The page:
On the foreign policy side of the equation the west historically has fostered a good political strategic partnership with Egypt mainly as a go between in defusing tensions between Israel and Palestine. But the New Egypt under President Morsi has yet to prove itself to key allies like the United States and other Western countries that he is an ally worth backing, especially after he failed to tackle the attack on the American embassy in Cairo last month by angry protesters denouncing an anti-Islam film. Other issues of concern to America and its European allies include freedom of speech, women’s participation in politics and the future of Egypt’s Copts who feel increasingly threatened by the rising power of Islamists in the country.
The conflict in Egypt squares with political theorist Samuel Huntington clash of civilization hypothesis. He believed that while the cold war had ended, the world had reverted to a normal state of affairs characterized by cultural conflict. In his thesis, he argued that the primary axis of conflict in the future will be along cultural and religious lines. Egypt is a prime example of a country where people’s cultural and religious identities will be the primary source of complex political conflict. According to Huntingdon Irreligious people like the opposing liberals in Egypt who violate the base principles of religious organizations like the Muslim brotherhood are perceived to be furthering their own pointless aims, and as a result will face violent action.
President Morsi’s use of his democratic legitimacy to shield himself from all accountability, the president has raised the stakes of political competition in Egypt. Given the intensity of the response, however, the unintended consequence of this overreach may be to force a rethinking on the part of the Muslim Brotherhood’s political leadership. But as already stated when there is a mixture of politics and religion there is always a tension between religious cultural norms and the idea of political liberal reform agenda- religion always wins. Religious leadership is primarily rooted in adhering to a strict rule of law that cannot be negotiated away while western Liberalism has a modicum of flexibility whether real or pretentious.
So it is my opinion that the fault line between the Muslim brotherhood and the liberal opposition parties and Christians in Egypt will become even more polarised in the coming months. Although we hope that there will be a breakthrough of the current political stalemate. Those of us who had hope that the Arab spring would have brought a rooting out of dictators in the Arab States have to manage our utopian expectations less we become embroiled in bitter disappointment.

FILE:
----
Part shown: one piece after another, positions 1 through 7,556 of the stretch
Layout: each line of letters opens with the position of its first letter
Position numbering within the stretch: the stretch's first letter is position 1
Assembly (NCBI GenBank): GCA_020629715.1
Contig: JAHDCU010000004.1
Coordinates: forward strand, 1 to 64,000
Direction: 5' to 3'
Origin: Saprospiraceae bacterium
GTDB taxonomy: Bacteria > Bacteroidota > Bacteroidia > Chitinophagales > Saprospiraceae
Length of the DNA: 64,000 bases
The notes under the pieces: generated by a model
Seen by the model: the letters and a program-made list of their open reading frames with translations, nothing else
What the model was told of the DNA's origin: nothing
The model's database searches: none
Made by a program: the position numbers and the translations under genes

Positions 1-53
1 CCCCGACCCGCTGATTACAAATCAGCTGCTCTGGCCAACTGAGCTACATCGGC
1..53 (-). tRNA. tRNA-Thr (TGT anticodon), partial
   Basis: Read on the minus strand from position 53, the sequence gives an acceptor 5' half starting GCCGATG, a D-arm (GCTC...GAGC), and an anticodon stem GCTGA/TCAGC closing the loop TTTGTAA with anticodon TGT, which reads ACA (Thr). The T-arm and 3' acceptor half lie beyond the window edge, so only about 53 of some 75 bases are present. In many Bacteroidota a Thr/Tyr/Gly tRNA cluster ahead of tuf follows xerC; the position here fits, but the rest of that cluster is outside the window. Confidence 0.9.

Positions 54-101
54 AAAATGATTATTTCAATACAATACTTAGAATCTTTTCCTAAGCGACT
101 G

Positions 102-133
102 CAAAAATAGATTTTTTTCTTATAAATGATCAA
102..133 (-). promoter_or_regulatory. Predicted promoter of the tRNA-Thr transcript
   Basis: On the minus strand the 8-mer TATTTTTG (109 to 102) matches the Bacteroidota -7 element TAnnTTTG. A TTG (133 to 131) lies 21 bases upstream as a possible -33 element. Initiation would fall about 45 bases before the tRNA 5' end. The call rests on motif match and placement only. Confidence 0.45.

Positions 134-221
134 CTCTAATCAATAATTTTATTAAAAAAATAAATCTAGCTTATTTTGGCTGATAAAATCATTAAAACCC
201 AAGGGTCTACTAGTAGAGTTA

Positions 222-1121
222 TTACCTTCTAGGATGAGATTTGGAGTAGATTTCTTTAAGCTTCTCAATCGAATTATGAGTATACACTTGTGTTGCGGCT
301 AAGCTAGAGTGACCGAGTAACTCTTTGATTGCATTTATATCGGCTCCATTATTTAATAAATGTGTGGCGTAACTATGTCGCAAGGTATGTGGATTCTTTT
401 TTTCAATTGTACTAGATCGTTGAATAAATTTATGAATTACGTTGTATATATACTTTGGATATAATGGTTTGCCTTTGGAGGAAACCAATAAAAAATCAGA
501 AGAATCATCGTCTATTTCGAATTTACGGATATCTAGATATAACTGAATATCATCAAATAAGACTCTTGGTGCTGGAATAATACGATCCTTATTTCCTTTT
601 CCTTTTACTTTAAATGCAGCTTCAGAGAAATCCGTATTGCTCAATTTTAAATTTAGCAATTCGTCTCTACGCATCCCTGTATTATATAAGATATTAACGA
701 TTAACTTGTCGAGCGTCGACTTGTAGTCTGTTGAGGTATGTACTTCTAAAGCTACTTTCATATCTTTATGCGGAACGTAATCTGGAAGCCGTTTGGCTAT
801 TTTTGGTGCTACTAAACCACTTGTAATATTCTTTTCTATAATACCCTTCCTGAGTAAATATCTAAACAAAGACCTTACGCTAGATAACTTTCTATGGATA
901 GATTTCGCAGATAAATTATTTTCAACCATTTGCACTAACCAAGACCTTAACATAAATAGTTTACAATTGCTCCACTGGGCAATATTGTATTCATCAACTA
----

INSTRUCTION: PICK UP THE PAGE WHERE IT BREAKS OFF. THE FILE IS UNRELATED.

Political, social and economic challenges are frequently articulated through the language of dialogue or conflict .Egypt is at a very delicate crossroads as it seeks to forge a new political identity. The dye is cast by the President Morsi and the Muslim Brotherhood narrow electoral win. Can the manifold crises of contemporary life in Egypt be made more intelligible through the frame of unauthorised political decrees by the Muslim Brotherhood with Islam at the core of its political philosophy? There is a current belief by political commentators that the New Egypt is flanked by the forces of religious conservatism and self-obsessed autocratic institutions who are unwilling to chart a new democratic pathway. While liberal and Christian and political oppositions lay angry on the periphery feeling as sense of being duped by a false revolution. The question is can the manifold crises of contemporary political life in Egypt be made more intelligible through the frame of the Muslim Brotherhood rule by decree? Political scenarios for the future are difficult to predict- so your guess is as good as mine.
Donovan Reynolds is a Blogger and Independent Writer. He is a British based Social Worker and Human rights Activist. He has an interest in Politics, Culture, Human Rights and International Development issues. Readers of this blog may add their comments or critique at the space provided on this blog .Or alternatively they may e-mail him at firstname.lastname@example.org/ or dannygerm@twitter